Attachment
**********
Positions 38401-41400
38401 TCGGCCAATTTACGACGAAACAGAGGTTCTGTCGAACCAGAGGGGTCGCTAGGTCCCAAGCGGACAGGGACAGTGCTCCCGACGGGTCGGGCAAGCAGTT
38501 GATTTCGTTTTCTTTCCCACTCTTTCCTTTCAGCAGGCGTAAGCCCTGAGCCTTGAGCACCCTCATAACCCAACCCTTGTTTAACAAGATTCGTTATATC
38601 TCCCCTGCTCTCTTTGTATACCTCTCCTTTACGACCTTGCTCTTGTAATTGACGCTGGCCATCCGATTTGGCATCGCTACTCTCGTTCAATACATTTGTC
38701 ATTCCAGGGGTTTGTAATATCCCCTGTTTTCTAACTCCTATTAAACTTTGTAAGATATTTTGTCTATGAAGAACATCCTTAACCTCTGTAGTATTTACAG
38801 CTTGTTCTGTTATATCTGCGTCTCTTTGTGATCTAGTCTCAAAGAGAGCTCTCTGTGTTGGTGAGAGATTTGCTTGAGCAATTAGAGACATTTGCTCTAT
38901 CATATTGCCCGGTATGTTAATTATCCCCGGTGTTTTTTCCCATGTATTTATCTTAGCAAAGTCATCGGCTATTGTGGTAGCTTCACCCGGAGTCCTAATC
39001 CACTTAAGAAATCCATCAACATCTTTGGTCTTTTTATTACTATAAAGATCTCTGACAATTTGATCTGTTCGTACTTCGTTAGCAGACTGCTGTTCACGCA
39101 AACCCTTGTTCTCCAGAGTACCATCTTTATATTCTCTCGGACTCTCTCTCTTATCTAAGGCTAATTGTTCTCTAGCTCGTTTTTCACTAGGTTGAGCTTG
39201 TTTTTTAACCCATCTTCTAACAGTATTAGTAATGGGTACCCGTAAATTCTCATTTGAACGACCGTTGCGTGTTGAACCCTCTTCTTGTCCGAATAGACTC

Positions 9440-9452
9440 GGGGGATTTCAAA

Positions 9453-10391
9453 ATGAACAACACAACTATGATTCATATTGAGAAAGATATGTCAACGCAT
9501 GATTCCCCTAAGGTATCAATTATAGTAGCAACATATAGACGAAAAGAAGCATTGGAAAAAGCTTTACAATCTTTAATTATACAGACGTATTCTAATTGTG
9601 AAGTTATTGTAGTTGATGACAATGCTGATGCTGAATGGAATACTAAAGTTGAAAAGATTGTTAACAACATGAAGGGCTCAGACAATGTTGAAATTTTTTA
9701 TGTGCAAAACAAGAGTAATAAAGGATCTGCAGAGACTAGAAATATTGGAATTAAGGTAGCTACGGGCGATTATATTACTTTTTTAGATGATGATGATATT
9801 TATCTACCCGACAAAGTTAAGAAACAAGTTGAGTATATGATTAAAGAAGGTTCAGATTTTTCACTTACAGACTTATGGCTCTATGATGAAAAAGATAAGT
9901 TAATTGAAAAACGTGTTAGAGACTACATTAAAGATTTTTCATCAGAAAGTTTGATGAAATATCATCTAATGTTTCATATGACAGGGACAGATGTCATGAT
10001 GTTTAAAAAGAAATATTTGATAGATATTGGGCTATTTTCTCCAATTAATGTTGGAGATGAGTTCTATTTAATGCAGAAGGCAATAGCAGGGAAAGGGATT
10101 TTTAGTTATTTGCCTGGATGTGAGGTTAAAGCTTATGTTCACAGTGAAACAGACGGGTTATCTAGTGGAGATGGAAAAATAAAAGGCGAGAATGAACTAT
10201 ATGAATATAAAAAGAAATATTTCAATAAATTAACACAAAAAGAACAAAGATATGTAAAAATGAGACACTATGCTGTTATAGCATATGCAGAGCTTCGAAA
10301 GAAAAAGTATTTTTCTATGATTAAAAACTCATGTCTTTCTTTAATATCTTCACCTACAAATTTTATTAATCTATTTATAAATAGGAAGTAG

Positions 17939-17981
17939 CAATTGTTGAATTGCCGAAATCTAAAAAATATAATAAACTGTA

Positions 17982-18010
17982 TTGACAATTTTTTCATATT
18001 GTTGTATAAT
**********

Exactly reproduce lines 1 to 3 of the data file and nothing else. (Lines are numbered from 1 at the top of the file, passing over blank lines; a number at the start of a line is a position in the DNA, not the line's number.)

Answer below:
Positions 38401-41400
38401 TCGGCCAATTTACGACGAAACAGAGGTTCTGTCGAACCAGAGGGGTCGCTAGGTCCCAAGCGGACAGGGACAGTGCTCCCGACGGGTCGGGCAAGCAGTT
38501 GATTTCGTTTTCTTTCCCACTCTTTCCTTTCAGCAGGCGTAAGCCCTGAGCCTTGAGCACCCTCATAACCCAACCCTTGTTTAACAAGATTCGTTATATC